24:43 5-0 Australia – Tess ReynoldsAssist: Stephenie Cochrane
Australia went to the penalty kill briefly when Kate Tihema was penalised for holding. However, that Croatian powerplay was short-lived. Australia’s initial attempt to clear was thwarted by the Croatian defender at the blue line, however, Farrier chased down the puck, passed to herself off the boards and raced in on goal. Marta Vrbancic Fabic sprawled on the ice and tried to poke-check the puck away from Farrier, but instead took a tripping penalty. Farrier came desperately close to scoring despite the interference, Mlinarevic saving the attempt with her shoulder.
Although neither team scored during 4-on-4 play, and Australia didn’t convert on their 15-second powerplay, it didn’t take long for Australia tot add to their total. 7 seconds after Vrbancic Fabic exited the penalty box, Michelle Clark-Crumpton roofed a backhand shot from a tight angle. Remi Harvey did well to keep the puck in at the blue line, and Clark-Crumpton received the pass, skated towards the net from the left faceoff circle, and made no mistake in lifting it over the glove of Mlinarevic.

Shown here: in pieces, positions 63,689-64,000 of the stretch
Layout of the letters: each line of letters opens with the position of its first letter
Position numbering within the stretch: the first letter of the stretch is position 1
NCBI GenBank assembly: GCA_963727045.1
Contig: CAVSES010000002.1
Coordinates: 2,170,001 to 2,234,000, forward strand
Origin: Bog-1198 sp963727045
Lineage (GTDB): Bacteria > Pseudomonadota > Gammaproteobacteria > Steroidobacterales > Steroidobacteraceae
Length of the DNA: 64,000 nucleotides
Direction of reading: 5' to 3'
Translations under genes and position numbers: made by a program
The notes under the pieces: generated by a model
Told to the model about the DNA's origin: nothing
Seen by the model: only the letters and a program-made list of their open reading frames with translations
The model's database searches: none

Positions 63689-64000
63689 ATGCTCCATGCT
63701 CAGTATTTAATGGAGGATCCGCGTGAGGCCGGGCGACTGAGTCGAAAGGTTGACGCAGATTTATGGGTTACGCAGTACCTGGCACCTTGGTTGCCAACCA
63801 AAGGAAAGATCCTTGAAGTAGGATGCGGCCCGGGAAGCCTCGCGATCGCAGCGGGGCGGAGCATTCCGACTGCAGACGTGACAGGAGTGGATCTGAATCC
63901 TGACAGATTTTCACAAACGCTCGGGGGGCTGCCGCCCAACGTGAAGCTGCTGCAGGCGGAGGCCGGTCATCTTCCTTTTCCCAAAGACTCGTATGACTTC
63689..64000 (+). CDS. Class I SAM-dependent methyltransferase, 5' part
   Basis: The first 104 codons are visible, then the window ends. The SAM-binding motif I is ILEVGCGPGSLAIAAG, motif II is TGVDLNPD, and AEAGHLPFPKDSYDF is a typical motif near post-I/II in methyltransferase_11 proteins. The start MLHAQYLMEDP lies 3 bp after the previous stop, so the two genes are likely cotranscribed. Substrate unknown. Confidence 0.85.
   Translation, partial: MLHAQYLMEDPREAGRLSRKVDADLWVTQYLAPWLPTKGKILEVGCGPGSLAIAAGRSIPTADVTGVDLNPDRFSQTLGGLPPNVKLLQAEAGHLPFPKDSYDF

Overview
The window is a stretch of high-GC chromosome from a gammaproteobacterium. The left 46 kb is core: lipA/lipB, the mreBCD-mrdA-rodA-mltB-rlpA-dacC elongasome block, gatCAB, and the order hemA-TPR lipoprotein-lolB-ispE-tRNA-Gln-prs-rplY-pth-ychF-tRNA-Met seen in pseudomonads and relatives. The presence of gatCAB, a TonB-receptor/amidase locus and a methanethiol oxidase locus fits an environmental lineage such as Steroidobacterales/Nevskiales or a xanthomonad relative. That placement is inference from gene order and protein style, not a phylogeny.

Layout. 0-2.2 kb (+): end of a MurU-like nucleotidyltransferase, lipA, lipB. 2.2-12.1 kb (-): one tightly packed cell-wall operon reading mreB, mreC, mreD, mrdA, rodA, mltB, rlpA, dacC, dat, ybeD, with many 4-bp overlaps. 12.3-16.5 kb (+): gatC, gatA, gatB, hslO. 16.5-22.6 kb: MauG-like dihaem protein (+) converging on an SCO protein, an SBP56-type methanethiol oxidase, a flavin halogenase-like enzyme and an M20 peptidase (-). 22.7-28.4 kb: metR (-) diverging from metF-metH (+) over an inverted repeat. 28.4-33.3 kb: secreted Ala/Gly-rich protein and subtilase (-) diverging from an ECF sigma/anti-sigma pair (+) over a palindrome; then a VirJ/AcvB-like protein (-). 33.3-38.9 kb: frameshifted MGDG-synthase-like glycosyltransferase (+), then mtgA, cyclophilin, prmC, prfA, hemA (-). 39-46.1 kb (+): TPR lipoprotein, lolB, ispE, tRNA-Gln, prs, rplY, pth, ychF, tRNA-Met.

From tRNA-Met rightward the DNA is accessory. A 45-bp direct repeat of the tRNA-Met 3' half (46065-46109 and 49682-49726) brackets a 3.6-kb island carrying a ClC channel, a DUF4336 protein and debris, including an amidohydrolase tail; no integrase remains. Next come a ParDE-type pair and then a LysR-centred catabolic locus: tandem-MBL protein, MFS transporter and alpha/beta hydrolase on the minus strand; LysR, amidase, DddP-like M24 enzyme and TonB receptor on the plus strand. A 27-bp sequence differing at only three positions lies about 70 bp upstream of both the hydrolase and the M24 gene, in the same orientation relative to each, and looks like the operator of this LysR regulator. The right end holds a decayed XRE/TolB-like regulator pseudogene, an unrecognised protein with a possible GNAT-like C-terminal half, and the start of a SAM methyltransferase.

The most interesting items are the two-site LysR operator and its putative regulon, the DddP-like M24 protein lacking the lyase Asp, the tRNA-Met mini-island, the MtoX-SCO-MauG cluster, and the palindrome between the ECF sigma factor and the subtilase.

28:02 6-0 Australia – Michelle Clark-CrumptonAssist: Remi Harvey (Based on the game footage, I believe Tash Farrier should also have been credited with an assist here, but she’s not credited with one on the IIHF scoresheet)
Just over two minutes later Croatia were once again collecting the puck from their own net. This time Clark-Crumpton turned from scorer to provider. Her rebound went to Natalie Ayris on the opposite side of the goal, and Mlinarevic had no chance as Ayris deposited it into the yawning cage. It was already 7-0 Australia, and there was just under half of regulation time remaining.
30:46 Australia – Natalie AyrisAssist: Michelle Clark-Crumpton